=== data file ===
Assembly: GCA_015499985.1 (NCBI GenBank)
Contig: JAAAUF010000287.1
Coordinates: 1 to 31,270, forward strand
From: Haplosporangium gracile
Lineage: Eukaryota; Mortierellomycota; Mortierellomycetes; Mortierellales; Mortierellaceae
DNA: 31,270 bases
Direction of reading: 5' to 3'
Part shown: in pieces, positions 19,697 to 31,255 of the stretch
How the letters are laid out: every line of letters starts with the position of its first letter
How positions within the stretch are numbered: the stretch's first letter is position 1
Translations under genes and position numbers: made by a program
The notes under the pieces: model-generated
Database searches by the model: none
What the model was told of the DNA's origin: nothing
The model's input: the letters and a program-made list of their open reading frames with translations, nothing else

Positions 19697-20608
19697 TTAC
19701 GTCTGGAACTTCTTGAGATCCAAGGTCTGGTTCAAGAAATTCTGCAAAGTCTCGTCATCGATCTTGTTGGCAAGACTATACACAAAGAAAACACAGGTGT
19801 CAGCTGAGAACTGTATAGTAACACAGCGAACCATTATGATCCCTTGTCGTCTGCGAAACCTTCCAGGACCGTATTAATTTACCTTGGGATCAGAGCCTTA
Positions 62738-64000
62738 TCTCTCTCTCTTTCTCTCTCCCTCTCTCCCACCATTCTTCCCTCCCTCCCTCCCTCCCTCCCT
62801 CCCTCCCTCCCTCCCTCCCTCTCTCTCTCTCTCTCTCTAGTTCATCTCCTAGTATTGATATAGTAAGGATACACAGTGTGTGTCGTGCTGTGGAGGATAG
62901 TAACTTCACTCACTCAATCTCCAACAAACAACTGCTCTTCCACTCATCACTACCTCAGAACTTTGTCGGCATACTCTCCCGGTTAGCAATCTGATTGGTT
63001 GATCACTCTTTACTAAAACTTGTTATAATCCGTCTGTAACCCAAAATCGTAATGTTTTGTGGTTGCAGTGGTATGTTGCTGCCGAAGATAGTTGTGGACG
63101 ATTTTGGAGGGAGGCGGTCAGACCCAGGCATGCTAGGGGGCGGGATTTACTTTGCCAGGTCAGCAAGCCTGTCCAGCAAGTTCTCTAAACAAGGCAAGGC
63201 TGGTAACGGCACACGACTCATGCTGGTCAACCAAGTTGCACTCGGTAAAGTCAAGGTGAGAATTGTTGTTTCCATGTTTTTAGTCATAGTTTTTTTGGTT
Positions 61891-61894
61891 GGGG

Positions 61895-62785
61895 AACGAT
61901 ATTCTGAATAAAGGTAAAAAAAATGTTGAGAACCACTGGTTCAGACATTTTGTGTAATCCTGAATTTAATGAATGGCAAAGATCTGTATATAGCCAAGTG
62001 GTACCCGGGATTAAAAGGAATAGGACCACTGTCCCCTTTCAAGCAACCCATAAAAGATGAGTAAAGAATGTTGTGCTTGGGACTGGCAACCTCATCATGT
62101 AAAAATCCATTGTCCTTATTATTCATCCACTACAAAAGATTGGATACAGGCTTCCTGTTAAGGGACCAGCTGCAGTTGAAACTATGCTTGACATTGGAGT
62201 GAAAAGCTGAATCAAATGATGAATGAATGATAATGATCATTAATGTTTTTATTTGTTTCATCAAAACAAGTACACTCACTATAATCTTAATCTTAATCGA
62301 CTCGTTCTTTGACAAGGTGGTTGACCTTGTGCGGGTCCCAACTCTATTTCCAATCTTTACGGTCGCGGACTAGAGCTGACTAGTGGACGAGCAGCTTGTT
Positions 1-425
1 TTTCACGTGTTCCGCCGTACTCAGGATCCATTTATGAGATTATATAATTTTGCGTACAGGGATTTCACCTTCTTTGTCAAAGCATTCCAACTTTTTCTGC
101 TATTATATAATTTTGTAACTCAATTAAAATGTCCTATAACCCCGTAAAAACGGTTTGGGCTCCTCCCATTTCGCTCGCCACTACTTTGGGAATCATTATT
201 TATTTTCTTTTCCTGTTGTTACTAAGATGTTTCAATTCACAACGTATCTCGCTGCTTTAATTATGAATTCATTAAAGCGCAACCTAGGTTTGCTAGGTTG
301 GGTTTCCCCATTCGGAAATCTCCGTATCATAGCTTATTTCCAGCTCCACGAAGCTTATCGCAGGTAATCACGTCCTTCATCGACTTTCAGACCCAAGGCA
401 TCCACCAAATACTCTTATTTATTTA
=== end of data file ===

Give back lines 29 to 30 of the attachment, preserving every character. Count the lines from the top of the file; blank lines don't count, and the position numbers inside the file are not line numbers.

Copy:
Positions 61895-62785
61895 AACGAT